Nic Cackett
9 October 2012

What is it?

The new Vauxhall Mokka, sister car of the Chevrolet Trax, left flank of GM’s small car pincer movement and, if the hype is to be believed, the preordained second biggest retail seller in the brand’s UK line-up by this time next year.Big boots for a sub compact SUV to fill, then, but the Mokka is plodding up the tyre tracks laid by the Skoda Yeti and the Nissan Juke, and Europe’s thirst for tiny soft-roader chic apparently grows quicker than giant kelp.Consequently there’s room for some significant differentiation between this model and its overseas cousins (the Buick Encore is also closely related). First, and most noticeably, Vauxhall design cues are now prevalent in a restyled body shell, and the innards have been swapped out for the firm’s familiar interior look.Underneath, the Gamma II platform sits unaltered, but the European engineers have been given space to tinker liberally with the running gear. Suspension mounts, bushes, damper and spring rates have all been shifted, replaced or retuned for a revised character. The electric power steering has also been reprogrammed with greater directness in mind.Nevertheless, some of the ruggedness so important to other parts of the world arrives in the Mokka, too. Along with the front-wheel-drive version, an AWD car will be offered which uses an electromagnetic clutch to send as much as 50 per cent of the torque to the rear axle when a control module deems it necessary. The new model also comes with a Descent Control System and Hill Start Assist as standard across all four trim levels (S, Exclusiv, Tech Line and SE). Admirably, even the entry-level car gets digital radio and cruise control, but dual-zone climate control, USB socket, Bluetooth connectivity and parkings sensors are saved for the mid-spec offering where British buyers are likely to start shopping.Three engines (shared between the brands) are available: two petrols — a 113bhp 1.6-litre and a 138bhp turbocharged 1.4-litre — and one diesel, the 128bhp 1.7-litre CDTi. The less powerful petrol unit (mated to a five-speed manual) kicks off the range at £15,995, but we drove the likely much more popular diesel engine, with a six-speed gearbox, in front-drive guise.

What is it like?

Plusher, posher and more purposeful than the Trax, but possibly just as pedestrian. Unequivocally, it is better looking. The front end is cuter, curvier, and, with bigger, prettier 18-inch wheels as standard on the desirable mid-spec, it pleases the eye in a way that the Chevy does not. Such an achievement should not be underestimated: small SUVs are a lifestyle purchase, and getting the ‘look’ right is half the sales battle won.It’s moderately less successful inside, where the Mokka gets all the right kind of flexible practicality, but is then blighted by the cloudburst dreariness of Vauxhall’s current internal architecture. Granted, superior plastics mean tactility is less of an issue, and build quality seems on a par with  rivals, but apparently no one has taken the time explain to the design team that buyers now expect a certain joie de vivre from their compact cars. Honestly, it’s like the Mini never happened.As well as shrinking their larger cars’ interiors to fit, Vauxhall has sought, rather conspicuously, a scaled-down version of their dynamic experience. Thus, the Mokka gropes at the surly mix of refinement, comfort and po-faced handling that it considers to be marketably Germanic. On one level, this works. Brawnier steering and the newly-resolute chassis setup make the SUV a more substantial item to drive than the Trax; it feels leaner through a corner and, on proper tyres, it is far quieter, too.But the bigger wheels and stiffer suspension have taken their toll. While the primary ride is adequately managed, the secondary hits sharper imperfections with a noticeable thunk. Vauxhall has also failed to find much more agility and the Mokka still bobs and weaves much like an SUV. Fine, you may think, but as the firm itself admits, this is a compact town car first and foremost, and therefore it would be preferable to have the reflexes of one.Unfortunately, the 1.7-litre CDTi does not help its cause. It has a healthy if short-lived 221lb ft peak of torque between 2000-2500rpm but, thanks to a reluctant throttle, it feels difficult to access. Much revving is required to shift the Mokka from a standstill, and on the move too much downshifting and accelerator-pedal flooring is needed to maintain gratifying momentum. If all that weren’t old school enough, it also sustains a steady, readily apparent working grumble, as though you were two cabins from the engine room on a cruise ship.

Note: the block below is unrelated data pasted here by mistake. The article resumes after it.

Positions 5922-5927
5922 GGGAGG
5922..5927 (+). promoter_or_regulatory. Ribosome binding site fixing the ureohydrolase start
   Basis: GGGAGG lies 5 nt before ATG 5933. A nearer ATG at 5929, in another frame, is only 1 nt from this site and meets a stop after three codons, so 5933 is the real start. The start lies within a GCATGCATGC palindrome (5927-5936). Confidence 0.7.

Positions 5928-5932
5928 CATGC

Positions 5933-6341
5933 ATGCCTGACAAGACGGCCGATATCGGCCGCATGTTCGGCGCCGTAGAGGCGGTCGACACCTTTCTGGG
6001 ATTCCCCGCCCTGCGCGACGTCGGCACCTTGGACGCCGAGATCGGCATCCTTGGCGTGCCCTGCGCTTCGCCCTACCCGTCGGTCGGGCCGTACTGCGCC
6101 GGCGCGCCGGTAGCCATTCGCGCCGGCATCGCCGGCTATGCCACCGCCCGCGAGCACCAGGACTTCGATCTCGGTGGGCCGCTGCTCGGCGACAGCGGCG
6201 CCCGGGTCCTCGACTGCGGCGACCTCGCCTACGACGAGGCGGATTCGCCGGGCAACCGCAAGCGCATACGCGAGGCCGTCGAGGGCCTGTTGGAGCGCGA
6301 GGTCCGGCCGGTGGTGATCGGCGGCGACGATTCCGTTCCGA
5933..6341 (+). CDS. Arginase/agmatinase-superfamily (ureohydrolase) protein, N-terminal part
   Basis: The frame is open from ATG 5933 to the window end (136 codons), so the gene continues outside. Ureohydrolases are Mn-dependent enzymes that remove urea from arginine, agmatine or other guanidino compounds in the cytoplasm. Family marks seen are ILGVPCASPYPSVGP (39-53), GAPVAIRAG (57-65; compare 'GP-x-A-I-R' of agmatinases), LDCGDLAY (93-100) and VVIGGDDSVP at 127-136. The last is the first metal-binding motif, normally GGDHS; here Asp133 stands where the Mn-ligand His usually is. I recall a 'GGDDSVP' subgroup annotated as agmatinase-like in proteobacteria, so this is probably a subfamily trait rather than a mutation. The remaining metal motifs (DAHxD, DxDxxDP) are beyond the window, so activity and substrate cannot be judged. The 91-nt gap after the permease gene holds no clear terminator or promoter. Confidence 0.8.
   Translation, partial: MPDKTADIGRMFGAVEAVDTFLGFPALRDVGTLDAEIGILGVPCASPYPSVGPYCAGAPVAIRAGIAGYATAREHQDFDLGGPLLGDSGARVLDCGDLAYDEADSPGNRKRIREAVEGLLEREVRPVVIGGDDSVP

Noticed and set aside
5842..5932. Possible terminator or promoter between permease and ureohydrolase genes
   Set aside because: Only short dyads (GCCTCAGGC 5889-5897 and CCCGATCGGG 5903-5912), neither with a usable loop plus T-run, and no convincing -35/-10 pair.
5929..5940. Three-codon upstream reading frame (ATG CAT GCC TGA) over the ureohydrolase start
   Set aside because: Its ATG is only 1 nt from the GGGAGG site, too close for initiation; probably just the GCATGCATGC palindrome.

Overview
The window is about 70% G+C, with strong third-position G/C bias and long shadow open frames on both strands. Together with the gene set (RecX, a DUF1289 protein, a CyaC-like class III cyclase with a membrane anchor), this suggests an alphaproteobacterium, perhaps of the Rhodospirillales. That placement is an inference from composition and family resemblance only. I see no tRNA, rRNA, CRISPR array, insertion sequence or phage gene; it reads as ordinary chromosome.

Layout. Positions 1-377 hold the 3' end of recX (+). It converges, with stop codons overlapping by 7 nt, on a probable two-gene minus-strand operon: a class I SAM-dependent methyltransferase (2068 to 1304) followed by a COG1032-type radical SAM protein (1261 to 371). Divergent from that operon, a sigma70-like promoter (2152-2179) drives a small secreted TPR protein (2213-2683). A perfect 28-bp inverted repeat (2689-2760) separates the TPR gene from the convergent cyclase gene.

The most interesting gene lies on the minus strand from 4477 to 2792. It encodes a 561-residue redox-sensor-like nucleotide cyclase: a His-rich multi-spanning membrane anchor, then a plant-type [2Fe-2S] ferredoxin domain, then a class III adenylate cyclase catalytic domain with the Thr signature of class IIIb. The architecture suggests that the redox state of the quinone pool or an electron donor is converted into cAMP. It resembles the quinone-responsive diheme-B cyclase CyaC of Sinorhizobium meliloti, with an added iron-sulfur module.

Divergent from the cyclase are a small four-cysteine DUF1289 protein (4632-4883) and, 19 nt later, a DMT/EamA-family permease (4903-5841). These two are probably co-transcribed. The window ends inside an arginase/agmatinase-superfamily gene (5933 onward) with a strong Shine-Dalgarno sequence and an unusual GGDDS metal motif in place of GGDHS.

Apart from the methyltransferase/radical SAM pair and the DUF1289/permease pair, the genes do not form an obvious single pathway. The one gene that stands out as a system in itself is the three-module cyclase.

Should I buy one?

If Vauxhall’s reading of the market is correct, then there’s a reasonable chance you’re actually thinking about it. Apparently a sizable number of citizens have already bought on the strength of the car’s image. For such customers, the Mokka will probably not disappoint. It looks almost as appealing in the metal as it does in posed pictures and, like the Yeti, it feels precisely the right size for a small family of the mythical ‘active’ demographic that is often mentioned in connection with compact SUVs.